European eyes will turn anxiously toward Spain on Sunday. At the end of a turbulent year that saw a far left government take office in Greece and a left-wing coalition backed by communists empowered in Portugal, Spanish voters will go to the polls on Sunday to pass their verdict on four years of conservative government under Prime Minister Mariano Rajoy, who has led Spain through a period of extraordinary economic hardship following the country’s banking bust and now into recovery. Even before a vote is cast, the election promises to take Spain into uncharted waters. The old two-party system that has dominated the political landscape since the end of dictatorship in 1975 is being challenged by not one but two newly-arrived populist parties: the far left Podemos, a close ally of Greece’s Syriza party, and the centrist Ciudadanos, or “Citizens”.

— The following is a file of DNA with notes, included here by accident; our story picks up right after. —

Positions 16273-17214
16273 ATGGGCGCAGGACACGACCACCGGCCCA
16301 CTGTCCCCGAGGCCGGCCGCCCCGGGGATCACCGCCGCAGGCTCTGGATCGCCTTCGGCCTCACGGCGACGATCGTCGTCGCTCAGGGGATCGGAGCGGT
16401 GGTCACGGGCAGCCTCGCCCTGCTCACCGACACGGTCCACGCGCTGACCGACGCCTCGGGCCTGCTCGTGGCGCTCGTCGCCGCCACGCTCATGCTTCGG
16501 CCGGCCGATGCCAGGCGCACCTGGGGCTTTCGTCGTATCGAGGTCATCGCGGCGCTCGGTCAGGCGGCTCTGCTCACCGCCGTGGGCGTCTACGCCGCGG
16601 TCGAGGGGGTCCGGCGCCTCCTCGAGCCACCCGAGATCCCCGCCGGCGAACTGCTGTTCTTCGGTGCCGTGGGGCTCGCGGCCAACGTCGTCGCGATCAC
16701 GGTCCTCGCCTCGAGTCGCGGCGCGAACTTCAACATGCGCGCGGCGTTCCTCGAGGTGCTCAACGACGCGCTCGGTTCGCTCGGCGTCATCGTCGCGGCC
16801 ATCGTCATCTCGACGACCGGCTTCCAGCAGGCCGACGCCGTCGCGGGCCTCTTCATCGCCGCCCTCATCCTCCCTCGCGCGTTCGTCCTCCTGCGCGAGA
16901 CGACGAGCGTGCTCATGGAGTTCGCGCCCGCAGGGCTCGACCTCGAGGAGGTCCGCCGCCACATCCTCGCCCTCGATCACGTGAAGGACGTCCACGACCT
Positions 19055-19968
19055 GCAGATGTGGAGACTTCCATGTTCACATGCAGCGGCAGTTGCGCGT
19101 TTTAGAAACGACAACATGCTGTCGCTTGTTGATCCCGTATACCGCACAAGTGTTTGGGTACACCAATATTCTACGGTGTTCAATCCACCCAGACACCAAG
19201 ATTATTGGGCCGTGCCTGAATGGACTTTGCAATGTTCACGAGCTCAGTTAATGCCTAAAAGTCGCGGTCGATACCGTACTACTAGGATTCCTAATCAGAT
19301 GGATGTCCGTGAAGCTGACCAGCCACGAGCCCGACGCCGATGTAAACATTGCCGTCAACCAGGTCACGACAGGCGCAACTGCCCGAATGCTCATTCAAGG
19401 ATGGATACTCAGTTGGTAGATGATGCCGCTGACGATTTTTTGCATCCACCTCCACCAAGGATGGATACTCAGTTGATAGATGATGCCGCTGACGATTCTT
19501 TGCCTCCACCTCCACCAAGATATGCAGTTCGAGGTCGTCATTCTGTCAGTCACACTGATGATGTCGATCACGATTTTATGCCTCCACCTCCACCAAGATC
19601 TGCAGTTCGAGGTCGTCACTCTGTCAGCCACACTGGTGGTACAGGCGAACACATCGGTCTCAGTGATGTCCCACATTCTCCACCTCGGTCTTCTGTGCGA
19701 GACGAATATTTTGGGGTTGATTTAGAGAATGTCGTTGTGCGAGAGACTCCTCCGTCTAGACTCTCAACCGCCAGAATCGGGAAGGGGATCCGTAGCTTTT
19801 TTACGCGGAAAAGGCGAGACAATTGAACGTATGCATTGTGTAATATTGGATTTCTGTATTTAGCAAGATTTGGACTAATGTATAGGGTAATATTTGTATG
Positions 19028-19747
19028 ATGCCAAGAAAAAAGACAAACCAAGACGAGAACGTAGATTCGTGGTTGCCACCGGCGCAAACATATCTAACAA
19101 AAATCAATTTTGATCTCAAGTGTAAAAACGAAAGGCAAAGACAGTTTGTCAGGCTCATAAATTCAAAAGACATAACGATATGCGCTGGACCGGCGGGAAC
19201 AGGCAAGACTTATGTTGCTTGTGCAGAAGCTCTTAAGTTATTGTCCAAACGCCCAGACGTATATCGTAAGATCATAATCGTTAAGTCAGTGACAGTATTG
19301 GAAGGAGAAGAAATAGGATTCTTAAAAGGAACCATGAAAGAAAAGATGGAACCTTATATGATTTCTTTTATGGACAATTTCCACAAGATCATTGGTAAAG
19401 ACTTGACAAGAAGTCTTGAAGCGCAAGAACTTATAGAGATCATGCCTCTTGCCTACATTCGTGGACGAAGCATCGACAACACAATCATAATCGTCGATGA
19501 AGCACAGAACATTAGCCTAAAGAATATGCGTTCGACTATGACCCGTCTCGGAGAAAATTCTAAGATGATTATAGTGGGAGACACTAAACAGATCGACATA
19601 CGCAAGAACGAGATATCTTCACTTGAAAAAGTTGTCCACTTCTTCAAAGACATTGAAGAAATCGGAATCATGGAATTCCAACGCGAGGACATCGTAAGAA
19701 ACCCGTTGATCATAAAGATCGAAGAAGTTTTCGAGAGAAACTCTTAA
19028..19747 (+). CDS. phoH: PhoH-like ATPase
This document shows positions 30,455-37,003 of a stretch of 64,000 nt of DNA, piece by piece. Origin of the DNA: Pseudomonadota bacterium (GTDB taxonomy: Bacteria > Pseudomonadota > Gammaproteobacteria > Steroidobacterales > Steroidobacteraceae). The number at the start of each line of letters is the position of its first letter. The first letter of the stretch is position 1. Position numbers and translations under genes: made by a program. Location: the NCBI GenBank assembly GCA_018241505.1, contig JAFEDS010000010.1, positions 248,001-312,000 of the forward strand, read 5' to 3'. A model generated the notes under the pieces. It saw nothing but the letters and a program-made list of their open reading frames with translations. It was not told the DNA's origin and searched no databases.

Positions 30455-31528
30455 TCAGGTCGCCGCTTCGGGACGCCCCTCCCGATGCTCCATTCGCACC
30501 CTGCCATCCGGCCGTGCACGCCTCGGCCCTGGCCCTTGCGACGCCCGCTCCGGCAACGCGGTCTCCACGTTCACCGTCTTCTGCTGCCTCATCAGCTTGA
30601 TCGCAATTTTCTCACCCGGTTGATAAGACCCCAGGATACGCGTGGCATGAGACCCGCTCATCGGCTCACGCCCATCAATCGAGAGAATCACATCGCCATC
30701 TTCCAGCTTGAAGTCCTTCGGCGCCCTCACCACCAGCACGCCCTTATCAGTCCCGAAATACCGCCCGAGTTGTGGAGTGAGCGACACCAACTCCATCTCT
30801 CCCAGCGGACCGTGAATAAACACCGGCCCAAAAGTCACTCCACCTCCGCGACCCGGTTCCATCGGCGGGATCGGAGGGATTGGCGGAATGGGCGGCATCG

Ciudadanos was originally established in Barcelona to oppose the campaign for Catalonian independence but its blend of economic and social liberalism is popular with voters who blame the cronyism and corruption of the two traditional parties for bringing Spain to its knees.
Polls published at the weekend—the last allowed by law ahead of the election—show the contest on a knife-edge. Mr. Rajoy’s Popular Party is clearly ahead at around 27%, but not by enough to win an outright majority. The other parties are bunched between 18% and 21%. That suggests Spain is heading for a minority or coalition government, assuming any government can emerge at all from the mess.
What impact might this have on Spain’s economic recovery? There is little doubt that what investors crave above all is political stability. Mr. Rajoy may be an uninspiring politician and critics say he squandered a golden opportunity when blessed with a large majority to deliver root and branch pro-market reform to Spain’s social model and public administration.